What’s Next?

“2016 was the worst.”

If you haven’t seen or heard that expression at some point during the year, I would be beyond impressed. Between dramatic shifts in the political climate, worsening of humanitarian crises across the globe, and a slew of celebrity deaths, it’s been a tough year for humanity and the planet.

Not everything was terrible about 2016, however. Renewable energy sources have grown more affordable than every, there were notable moments of compassion amidst the chaos of mass shootings and civil wars, and despite an overwhelming number of dissappointing blockbusters, surpising gems such as Zootopia, Doctor Strange, and Fantastic Beasts and Where to Find Them delighted audiences (review pending on the latter, since I may need to see it a second time).

Personally, 2016 was rough. I waded through tricky employment situations all year long, which in turn led to some serious effects on my writing productivity. Hence, my absence since early November.

I also realized I’m not nearly as well as I thought I was, mentally. Someday soon I’d like to write it all down and share those revelations to people, but not just yet. I’m still figuring it all out.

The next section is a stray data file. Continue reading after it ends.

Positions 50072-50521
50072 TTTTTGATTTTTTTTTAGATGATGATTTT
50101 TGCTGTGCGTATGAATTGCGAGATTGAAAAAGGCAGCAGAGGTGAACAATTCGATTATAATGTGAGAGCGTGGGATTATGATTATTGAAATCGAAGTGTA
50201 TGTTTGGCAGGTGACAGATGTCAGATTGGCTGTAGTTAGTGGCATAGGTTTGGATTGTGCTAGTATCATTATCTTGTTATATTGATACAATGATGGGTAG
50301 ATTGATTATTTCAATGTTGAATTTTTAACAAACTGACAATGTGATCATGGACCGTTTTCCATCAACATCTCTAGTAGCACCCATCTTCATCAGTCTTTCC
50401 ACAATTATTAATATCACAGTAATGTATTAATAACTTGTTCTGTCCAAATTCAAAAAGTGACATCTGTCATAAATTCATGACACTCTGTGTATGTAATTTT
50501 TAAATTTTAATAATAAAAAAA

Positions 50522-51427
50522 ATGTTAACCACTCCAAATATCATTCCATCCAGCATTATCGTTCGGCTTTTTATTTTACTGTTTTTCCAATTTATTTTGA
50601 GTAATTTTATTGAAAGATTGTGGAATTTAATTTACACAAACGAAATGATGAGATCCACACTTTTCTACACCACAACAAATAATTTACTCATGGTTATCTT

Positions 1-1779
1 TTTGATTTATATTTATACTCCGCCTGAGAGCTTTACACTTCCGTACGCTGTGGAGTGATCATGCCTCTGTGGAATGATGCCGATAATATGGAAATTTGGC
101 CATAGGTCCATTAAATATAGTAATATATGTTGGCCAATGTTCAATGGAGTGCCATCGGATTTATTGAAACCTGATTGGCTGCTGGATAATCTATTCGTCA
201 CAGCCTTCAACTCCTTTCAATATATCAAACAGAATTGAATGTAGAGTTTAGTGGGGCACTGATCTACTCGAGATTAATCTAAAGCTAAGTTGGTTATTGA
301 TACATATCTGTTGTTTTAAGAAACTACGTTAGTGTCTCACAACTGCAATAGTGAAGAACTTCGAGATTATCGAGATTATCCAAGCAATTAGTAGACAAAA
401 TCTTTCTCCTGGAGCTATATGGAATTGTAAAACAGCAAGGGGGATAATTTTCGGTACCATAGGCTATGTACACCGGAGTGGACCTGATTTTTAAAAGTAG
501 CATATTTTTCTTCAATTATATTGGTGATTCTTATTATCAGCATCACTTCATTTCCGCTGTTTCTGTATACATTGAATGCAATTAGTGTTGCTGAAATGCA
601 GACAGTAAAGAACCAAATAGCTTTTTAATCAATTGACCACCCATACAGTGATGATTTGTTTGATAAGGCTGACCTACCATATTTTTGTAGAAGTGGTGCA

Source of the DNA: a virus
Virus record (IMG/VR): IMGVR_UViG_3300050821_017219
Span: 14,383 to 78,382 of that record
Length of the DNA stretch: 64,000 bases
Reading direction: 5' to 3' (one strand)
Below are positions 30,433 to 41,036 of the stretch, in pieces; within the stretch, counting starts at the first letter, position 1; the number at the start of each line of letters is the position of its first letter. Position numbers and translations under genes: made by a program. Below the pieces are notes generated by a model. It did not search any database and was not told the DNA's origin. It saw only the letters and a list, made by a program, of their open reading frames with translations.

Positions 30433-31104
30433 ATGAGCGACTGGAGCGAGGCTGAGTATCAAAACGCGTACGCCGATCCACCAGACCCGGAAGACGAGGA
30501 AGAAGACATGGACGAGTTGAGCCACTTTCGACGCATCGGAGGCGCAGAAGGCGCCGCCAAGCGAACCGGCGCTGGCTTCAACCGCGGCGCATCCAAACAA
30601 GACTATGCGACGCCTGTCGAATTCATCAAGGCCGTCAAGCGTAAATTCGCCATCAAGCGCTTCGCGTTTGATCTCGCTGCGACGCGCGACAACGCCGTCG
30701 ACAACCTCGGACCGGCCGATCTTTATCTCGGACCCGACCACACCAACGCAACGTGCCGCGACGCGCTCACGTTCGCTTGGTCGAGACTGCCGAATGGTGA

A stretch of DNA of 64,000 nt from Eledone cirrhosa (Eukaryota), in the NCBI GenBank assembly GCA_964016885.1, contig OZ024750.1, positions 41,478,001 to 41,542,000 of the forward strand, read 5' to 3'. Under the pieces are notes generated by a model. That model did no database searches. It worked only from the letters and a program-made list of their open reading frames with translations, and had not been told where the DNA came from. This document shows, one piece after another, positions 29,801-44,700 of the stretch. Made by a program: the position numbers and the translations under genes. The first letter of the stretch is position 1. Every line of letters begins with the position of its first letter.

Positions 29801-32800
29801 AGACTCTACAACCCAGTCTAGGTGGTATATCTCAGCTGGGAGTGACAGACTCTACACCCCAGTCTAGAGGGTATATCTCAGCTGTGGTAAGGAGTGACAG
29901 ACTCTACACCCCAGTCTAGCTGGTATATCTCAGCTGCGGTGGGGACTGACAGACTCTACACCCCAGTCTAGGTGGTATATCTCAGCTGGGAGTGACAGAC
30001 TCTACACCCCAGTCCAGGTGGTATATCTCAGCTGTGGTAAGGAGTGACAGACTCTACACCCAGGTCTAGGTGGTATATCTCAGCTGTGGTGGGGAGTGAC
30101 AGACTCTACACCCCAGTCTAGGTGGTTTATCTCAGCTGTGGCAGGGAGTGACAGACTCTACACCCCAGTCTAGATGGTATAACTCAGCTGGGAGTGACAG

It wasn’t an awful year, though. I took several road trips to visit people and meet some new ones, connected with a bunch of incredible writers and learned a whole bunch about how the world worked.

As a writer, I took ninth place in a writing contest, finished both the first and second drafts of Elements, and started my second novel, Uncommon Eyes. Not too shabby, and there’s definitely room to grow.

Writing all this down certainly helps me look at everything anew. Yes, this past year was a challenge, but there was a lot that came out of it that I’ll be able to build on moving forward this year. A positive attitude goes a long way, right?

Since it’s the time of making goals, here’s what I plan on doing for my writing this year:

  • Send Draft 3 of Elements to an editor, possibly an agent, by March 1st
  • Submit five short stories to magazines (only one of which is written and polished)
  • Write the first draft of Uncommon Eyes
  • Publish here at least twice a week: one blog post on Monday, one review every Wednesday, and (if possible) one story or writing exercise every Friday

That’s all I can think of for right now, as far as getting things started for the new year goes. For better or worse, 2017 will be an exciting year for everyone out there. Here’s hoping it’s more positive than 2016 overall!

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Moving Fun and Sprained Feet: Happy October!

I’m thinking about doing weekly updates every Monday, just so I can get in the habit of blogging more regularly. Thoughts?